Saban’s greatness lies in his adaptability

INDIANAPOLIS (AP) Nick Saban strolled off the plane in frigid Indianapolis with a look that got his players’ attention.

Somehow, the 70-year-old coach keeps finding ways to relate to guys young enough to be his grandchildren.

This time, it was a leather bomber jacket.

”His jacket was very cool,” Alabama safety Jordan Battle said. ”I haven’t seen Coach Saban in style like that. To see that he has a little swag, it kind of brings joy to my heart.”

Saban may come across like an inflexible curmudgeon, but he’s really more of a chameleon – forever transforming, forever reshaping, forever making himself relevant to those who play for him, no matter the generation gap.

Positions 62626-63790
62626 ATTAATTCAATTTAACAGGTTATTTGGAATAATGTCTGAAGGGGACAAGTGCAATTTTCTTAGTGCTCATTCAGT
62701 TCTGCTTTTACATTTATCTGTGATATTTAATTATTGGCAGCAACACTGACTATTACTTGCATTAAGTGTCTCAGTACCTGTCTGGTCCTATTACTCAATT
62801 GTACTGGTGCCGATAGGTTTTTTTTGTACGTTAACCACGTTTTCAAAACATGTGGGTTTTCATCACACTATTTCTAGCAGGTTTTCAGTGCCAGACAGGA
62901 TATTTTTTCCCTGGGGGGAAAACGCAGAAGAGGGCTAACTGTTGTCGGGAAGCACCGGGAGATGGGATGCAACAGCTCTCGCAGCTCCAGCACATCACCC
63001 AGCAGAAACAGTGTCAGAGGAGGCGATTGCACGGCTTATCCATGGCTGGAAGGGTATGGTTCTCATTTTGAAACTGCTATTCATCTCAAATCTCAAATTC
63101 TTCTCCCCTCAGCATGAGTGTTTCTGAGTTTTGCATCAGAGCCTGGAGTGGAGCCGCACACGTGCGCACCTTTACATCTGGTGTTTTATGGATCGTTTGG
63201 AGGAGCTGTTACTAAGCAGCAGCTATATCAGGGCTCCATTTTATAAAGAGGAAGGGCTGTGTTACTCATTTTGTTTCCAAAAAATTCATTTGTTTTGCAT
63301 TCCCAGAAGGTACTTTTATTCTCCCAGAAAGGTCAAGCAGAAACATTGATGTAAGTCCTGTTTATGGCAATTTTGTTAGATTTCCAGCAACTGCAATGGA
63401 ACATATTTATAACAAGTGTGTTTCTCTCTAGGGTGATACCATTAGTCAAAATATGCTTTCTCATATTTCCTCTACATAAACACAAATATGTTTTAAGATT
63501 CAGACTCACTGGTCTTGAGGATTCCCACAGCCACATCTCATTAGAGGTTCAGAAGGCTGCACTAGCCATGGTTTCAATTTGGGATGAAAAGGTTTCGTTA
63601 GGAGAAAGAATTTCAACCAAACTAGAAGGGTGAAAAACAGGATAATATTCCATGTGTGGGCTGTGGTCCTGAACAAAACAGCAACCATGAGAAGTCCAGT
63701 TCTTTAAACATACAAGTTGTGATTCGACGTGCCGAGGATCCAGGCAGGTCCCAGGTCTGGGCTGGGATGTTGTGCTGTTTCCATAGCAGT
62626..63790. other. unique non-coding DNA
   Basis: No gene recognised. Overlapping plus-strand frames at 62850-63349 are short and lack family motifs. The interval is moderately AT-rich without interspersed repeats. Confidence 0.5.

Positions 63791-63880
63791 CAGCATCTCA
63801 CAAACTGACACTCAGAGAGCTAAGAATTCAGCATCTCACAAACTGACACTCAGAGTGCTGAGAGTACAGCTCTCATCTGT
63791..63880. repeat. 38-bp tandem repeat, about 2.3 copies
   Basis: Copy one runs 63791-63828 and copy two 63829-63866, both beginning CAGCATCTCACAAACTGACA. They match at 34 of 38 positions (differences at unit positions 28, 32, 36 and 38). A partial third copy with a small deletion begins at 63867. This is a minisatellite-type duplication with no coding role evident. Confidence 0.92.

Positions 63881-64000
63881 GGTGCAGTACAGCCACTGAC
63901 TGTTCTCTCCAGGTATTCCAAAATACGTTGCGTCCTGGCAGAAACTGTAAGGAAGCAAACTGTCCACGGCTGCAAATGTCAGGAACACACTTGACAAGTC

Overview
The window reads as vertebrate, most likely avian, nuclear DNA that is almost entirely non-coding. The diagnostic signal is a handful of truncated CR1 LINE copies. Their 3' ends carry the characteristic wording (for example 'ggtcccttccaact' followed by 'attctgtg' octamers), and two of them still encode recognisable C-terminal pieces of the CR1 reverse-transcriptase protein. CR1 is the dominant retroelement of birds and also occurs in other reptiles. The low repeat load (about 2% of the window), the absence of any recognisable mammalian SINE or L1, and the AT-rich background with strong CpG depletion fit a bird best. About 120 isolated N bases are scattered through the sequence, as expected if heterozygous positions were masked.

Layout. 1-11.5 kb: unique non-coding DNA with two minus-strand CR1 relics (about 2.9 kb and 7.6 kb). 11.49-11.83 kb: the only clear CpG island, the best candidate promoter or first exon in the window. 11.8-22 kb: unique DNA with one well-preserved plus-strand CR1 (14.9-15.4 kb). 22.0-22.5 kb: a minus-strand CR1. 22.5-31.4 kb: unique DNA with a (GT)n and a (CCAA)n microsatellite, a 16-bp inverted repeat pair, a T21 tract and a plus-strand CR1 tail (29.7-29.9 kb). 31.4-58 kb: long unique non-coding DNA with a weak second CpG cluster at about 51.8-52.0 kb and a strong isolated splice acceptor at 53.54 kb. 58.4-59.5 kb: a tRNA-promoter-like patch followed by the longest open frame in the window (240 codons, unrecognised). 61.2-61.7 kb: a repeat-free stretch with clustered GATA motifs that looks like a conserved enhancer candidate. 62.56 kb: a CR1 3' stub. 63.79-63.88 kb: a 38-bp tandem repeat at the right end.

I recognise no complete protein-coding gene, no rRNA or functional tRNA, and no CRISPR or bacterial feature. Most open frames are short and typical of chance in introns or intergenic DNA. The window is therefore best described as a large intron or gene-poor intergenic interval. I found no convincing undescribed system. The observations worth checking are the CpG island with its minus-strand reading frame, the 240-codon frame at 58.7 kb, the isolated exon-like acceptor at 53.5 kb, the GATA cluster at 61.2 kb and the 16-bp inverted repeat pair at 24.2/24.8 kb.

It’s why, after all these years and well past retirement age, he remains the most dominant figure in college football.

It’s why, as his mighty Alabama dynasty prepared for a rematch against Georgia in another national championship game Monday night, he shows no signs of slowing down.

Bryce Young, his Heisman Trophy-winning quarterback, said the key to Saban’s greatness is ”how he’s adapted over the years.”

”The game has changed since he’s been coaching.” Young said. ”The players, the landscape of college football, college football in general, has changed.”

It’s certainly changed for the Crimson Tide during Saban’s 15 years in Tuscaloosa.

He’s a defensive coach at heart, someone who would be content to win every game 10-7. Indeed, that philosophy worked just fine in the early part of his Alabama tenure, as he began to collect national championships at a rate that would surpass everyone who’s ever coached the game.

Just a decade ago, his title-winning team led the nation in every major defensive category, allowing just 8.2 points a game.

But the sport has evolved greatly since then, and Saban has come along for the ride.

His 2020 team won all 13 games to give…


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